CULTURAL CONFLICT AND PUBLIC SPACE: A NEW CONCEPTUALIZATION
The Sustainable City XII
Since the definition of the global city in the 90s, our understanding of the generic city has been that of a formless, diluted, urban mass ineluctably moving towards complete homogenization and the subsequent dilution of character. However, cultural positions on how city spaces are lived in today seem to be more polarized than ever. The increasing mobility of population transnationally has emphasised this polarization, and is mainly seen in large, global metropolises. Today, cultural conflicts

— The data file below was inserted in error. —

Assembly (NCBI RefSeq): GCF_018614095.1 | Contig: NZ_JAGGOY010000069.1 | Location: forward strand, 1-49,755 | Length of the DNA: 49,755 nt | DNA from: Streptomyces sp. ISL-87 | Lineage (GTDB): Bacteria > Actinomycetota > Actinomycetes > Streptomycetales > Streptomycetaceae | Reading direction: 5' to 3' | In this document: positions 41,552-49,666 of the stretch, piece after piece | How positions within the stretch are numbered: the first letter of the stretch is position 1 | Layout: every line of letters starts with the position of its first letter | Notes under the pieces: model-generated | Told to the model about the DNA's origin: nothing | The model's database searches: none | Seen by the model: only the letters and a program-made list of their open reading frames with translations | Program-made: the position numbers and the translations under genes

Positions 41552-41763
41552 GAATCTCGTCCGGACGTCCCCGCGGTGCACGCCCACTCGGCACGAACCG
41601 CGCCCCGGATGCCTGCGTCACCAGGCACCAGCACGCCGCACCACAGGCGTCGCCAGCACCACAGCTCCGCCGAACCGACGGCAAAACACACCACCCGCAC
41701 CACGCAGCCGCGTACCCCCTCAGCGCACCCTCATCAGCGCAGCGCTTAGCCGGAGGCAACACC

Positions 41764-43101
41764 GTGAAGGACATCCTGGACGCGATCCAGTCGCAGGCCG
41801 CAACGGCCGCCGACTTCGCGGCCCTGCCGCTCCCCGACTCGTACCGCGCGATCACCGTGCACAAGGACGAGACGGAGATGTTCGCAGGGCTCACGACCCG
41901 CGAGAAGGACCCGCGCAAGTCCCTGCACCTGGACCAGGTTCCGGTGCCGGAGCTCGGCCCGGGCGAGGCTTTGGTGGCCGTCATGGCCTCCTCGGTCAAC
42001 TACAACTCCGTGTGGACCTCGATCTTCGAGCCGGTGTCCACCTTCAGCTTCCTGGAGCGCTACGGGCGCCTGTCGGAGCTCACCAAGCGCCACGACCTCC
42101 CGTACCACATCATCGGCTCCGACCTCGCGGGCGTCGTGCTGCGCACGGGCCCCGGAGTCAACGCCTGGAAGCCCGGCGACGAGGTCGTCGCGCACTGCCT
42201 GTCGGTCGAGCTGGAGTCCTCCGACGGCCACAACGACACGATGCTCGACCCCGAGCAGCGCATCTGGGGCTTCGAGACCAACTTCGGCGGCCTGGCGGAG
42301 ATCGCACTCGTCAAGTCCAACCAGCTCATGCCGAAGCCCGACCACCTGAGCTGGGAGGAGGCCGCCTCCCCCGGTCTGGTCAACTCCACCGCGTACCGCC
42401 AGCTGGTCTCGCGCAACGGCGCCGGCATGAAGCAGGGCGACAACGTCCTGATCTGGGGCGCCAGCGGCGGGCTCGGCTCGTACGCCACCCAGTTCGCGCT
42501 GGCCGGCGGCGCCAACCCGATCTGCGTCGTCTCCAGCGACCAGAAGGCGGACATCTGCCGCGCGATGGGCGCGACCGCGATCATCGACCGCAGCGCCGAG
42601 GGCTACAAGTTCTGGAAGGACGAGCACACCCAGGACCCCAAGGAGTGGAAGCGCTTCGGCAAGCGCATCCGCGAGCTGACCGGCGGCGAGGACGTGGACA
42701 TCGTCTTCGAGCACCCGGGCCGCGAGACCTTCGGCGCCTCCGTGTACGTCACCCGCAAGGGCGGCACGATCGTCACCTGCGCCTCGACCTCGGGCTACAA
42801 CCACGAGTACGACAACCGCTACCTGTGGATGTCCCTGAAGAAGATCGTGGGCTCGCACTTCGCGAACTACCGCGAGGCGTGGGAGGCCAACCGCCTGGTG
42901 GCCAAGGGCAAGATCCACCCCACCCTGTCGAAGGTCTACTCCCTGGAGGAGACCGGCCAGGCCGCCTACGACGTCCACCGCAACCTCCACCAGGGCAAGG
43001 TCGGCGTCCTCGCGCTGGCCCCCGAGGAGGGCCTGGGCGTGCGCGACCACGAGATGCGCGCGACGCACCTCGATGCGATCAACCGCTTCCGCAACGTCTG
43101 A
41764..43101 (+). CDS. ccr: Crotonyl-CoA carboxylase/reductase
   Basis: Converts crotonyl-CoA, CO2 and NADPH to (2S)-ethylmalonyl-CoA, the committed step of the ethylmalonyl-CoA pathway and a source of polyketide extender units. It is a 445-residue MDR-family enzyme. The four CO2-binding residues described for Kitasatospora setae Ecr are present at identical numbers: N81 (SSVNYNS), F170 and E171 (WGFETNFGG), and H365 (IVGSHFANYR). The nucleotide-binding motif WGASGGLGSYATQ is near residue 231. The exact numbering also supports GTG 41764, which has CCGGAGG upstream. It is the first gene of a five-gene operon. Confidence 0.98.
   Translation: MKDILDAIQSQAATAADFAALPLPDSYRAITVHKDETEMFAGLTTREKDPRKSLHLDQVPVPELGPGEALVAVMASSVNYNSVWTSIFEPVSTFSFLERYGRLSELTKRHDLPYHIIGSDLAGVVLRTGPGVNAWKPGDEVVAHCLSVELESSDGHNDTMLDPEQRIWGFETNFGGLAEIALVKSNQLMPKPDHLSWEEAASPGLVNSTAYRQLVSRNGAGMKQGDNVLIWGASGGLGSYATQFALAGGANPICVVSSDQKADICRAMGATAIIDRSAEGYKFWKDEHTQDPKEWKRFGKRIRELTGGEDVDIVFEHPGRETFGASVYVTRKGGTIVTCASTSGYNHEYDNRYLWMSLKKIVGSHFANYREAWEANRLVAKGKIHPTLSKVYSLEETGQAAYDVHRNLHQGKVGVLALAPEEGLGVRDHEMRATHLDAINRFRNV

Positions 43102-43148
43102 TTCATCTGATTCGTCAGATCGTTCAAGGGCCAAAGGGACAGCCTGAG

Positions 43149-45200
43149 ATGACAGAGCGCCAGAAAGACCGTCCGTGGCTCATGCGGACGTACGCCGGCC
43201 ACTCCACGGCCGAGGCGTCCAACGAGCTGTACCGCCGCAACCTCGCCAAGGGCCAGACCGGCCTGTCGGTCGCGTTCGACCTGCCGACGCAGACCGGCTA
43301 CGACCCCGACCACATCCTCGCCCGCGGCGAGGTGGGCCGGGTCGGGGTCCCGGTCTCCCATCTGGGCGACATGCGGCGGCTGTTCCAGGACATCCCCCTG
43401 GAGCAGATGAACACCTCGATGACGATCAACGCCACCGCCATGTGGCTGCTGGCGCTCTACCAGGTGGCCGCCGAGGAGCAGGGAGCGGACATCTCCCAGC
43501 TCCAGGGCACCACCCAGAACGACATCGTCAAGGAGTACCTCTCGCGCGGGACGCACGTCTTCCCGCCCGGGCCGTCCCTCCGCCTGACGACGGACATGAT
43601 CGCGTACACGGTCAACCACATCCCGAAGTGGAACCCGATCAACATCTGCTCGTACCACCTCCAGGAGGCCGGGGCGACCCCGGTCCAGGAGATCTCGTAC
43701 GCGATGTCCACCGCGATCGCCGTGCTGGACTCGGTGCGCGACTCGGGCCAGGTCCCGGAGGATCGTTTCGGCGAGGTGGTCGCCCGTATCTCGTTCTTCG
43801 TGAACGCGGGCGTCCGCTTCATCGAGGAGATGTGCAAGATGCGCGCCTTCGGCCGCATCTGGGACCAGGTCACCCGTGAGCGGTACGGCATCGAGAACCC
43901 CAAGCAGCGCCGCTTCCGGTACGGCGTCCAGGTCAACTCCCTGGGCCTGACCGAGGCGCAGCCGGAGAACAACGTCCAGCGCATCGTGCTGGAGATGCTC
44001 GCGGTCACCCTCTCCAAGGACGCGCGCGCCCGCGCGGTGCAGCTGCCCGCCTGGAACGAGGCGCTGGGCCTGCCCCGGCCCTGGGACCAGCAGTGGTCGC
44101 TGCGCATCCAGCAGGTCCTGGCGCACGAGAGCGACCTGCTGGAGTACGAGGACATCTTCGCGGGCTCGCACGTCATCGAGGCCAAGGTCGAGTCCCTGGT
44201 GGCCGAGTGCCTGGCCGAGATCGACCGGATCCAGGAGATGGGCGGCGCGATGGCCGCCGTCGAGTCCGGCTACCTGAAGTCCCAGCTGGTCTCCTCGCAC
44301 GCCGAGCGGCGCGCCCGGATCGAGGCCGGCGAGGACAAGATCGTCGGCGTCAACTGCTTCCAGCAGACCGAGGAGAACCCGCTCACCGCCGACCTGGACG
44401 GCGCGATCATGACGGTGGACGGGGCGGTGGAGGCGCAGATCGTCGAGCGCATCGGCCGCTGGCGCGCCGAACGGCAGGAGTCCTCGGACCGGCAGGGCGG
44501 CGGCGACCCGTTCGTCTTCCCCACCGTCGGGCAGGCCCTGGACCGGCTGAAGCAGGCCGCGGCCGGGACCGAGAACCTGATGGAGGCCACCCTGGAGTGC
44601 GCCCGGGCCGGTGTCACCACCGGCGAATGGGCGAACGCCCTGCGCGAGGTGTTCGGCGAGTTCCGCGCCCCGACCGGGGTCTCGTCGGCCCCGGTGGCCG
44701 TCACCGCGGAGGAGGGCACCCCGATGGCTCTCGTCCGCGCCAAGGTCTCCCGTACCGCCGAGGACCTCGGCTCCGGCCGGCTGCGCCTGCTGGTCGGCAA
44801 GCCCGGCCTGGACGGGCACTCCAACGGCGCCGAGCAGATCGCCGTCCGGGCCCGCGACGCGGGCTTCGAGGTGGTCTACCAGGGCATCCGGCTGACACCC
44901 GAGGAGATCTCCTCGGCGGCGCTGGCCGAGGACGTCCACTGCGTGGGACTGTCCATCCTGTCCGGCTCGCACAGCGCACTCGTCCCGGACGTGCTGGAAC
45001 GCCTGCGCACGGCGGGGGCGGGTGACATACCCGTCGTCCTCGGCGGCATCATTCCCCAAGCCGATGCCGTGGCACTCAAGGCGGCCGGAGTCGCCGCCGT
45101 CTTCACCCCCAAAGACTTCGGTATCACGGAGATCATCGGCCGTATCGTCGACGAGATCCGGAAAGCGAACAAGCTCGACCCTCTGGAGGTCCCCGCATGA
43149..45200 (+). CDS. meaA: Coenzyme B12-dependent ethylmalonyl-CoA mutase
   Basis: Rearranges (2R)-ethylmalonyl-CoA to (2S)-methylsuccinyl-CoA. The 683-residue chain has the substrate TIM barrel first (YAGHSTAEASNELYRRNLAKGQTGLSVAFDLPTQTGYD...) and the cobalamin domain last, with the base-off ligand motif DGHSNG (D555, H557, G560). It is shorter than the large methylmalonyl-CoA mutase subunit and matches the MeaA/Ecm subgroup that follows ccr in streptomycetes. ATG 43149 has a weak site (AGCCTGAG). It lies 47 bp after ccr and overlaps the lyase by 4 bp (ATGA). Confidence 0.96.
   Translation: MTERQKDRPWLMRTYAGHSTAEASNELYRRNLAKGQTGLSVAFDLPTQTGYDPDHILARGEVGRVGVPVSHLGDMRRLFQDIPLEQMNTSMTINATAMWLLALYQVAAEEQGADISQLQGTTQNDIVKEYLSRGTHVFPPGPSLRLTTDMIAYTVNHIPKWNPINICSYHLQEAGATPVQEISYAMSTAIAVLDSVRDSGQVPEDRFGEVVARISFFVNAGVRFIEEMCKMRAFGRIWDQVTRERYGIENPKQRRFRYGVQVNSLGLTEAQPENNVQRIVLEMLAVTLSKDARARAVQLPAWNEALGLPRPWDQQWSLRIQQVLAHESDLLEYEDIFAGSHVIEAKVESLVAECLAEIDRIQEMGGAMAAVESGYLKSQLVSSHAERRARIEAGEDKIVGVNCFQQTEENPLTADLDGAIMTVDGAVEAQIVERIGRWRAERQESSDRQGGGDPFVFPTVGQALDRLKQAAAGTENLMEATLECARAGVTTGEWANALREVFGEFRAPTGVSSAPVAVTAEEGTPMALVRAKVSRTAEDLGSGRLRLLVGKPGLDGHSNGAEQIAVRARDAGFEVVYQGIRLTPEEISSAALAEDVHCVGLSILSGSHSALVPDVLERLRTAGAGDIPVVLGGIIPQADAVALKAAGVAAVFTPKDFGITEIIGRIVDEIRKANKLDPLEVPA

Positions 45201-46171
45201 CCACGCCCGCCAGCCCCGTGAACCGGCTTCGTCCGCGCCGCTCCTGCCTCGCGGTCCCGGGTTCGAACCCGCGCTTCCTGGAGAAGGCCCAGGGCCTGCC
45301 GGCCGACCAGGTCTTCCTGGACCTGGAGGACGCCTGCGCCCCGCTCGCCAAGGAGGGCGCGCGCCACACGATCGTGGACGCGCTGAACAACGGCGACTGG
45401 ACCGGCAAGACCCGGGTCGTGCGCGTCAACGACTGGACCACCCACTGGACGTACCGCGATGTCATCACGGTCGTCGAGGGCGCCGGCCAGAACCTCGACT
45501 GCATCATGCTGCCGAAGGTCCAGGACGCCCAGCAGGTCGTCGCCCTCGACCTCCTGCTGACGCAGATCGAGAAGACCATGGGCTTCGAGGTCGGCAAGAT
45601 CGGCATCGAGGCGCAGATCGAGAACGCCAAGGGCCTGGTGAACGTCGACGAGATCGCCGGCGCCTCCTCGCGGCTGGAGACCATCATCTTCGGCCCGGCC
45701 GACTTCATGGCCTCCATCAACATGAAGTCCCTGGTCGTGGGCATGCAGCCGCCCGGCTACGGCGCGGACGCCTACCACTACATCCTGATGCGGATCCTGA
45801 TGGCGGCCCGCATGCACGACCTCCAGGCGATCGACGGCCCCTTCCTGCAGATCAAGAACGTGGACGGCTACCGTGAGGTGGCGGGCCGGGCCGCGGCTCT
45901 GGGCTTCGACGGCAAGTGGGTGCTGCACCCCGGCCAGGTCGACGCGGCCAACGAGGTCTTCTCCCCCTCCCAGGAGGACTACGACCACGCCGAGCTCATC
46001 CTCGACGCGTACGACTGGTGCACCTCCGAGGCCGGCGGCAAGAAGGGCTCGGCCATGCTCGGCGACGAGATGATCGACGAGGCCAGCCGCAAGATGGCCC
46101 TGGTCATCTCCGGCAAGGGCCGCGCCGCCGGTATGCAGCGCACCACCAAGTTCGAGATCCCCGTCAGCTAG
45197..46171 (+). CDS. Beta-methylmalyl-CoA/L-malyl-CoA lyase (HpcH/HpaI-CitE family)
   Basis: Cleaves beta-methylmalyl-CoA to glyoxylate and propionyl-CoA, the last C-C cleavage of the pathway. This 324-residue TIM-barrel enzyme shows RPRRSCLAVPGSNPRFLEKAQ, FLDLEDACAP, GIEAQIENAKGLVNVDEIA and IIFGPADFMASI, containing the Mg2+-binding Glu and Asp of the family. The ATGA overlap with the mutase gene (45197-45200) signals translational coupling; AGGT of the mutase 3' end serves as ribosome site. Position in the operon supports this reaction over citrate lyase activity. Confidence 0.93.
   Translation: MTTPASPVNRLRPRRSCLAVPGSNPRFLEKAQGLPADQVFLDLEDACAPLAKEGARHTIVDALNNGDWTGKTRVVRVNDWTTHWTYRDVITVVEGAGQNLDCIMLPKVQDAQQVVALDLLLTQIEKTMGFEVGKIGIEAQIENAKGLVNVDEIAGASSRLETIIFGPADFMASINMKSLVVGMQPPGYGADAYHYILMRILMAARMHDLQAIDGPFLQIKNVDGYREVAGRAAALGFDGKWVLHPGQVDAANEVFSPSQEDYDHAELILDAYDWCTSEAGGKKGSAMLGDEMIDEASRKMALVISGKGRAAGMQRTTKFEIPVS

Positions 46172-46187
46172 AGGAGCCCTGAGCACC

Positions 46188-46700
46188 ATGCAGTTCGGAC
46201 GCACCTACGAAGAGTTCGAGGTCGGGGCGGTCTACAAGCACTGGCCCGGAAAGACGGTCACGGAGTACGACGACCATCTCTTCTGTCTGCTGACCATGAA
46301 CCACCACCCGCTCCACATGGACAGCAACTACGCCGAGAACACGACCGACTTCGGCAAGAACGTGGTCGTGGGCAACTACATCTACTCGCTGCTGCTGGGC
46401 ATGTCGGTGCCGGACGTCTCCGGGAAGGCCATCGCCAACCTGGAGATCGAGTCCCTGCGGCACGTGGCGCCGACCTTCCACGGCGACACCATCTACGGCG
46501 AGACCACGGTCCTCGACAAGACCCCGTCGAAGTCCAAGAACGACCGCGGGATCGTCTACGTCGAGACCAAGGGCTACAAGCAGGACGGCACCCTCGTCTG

... cultural conflicts are not happening between regions and nations, but are unfolding at the scale of the city. In opposition to ideas that understood cultural conflict as either an increasing revelation of an abstraction that alienates subjectivity -as suggested by Marxist critics -or a tumultuous path before the triumph of the generic and homogenous city -as in the 90s -this paper will explore the concept of "transculturation" and navigate through this new socio-cultural and spatial situation in cities. According to the concept of transculturation, taken from the Latin-American critical theory tradition as an alternative tool to analyse cultural conflict in the city, the cultural reality of the city is always defined by specific and concrete truths through a relentless process of contrast and debate and by power relations that are continuously defined and redefined at various scales. Focusing on the notion of public spaces and its production as a critical means of exploring urban cultural conflict today, this paper will examine the theoretical bases for a culturally sustainable public space, taking as precedents both the square under the Museum of Art of Sao Paulo designed by Lina Bo Bardi and the more recent and collectively designed Gillet Square in Dalston, London.